Models of the macroeconomy have gotten quite sophisticated, thanks to decades of development and advances in computing power. Such models have also become indispensable tools for monetary policymakers, useful both for forecasting and comparing different policy options. Their failure to predict the recent financial crisis does not negate their use, it only points to some areas that can be improved.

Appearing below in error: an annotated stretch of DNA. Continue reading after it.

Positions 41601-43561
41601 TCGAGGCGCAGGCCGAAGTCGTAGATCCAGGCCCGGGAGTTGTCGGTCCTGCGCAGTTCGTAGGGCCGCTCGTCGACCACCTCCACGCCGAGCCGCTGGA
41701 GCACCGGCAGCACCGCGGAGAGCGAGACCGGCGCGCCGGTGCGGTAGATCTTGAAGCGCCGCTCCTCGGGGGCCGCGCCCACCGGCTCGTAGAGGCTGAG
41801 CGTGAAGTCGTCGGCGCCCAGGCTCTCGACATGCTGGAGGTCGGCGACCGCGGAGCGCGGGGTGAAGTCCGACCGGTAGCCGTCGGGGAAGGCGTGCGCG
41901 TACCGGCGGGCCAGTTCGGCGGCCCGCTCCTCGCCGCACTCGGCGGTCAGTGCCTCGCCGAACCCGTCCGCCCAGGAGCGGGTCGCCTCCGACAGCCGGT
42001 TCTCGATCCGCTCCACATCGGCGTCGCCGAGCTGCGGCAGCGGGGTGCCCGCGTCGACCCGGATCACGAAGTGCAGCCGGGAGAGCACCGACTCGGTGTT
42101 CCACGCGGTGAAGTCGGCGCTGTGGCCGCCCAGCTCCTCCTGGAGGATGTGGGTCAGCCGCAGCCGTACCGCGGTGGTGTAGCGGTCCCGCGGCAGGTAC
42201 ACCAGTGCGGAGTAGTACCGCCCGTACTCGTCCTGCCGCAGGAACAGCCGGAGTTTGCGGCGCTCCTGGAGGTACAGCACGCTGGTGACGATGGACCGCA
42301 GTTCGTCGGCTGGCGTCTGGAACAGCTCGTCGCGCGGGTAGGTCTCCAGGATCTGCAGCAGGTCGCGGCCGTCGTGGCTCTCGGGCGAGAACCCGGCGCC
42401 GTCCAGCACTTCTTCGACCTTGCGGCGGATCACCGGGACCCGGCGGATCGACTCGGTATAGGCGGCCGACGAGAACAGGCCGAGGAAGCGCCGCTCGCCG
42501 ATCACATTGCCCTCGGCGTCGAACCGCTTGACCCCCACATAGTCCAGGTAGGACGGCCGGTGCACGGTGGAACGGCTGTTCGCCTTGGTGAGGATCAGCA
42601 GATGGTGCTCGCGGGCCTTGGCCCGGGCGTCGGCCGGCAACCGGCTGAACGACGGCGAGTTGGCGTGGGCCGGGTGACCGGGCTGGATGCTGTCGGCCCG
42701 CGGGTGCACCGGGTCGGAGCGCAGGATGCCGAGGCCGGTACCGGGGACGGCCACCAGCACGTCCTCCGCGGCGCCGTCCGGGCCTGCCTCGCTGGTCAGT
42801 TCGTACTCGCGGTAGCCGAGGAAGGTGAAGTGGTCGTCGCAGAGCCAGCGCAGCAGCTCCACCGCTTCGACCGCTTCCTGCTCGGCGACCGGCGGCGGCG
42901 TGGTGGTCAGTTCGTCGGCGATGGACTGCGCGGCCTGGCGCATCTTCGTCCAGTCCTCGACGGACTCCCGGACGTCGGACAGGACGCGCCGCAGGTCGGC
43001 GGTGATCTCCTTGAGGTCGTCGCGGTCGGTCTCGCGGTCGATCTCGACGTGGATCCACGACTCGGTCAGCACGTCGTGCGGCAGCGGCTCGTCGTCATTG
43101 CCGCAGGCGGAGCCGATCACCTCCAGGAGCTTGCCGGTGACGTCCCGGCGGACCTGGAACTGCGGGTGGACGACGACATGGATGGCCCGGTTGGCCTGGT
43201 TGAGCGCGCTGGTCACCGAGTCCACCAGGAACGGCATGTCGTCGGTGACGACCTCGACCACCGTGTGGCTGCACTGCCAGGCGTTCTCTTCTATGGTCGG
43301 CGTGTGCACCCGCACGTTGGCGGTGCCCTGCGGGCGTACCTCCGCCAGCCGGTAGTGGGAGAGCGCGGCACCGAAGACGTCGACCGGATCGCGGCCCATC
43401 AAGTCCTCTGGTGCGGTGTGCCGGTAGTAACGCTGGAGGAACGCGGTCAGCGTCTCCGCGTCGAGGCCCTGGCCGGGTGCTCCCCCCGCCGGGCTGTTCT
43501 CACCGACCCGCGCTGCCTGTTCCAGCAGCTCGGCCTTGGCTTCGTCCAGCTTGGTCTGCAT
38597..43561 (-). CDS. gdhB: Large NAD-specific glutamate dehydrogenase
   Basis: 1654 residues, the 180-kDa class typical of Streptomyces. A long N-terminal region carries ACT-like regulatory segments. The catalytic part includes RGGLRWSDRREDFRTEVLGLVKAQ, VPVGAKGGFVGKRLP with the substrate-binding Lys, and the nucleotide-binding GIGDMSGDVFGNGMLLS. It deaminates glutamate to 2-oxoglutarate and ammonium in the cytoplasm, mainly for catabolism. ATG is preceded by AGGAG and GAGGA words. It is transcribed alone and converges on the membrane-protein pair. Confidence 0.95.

This Commentary explains concerns associated with the combination of deflation, low economic activity, and zero nominal interest rates and describes how monetary policy might be conducted in such a situation.
Three explanations have been suggested for the moderation in real GDP and inflation that has occurred in industrialized countries since the 1980s: good luck, better monetary policy, and structural changes in the economy.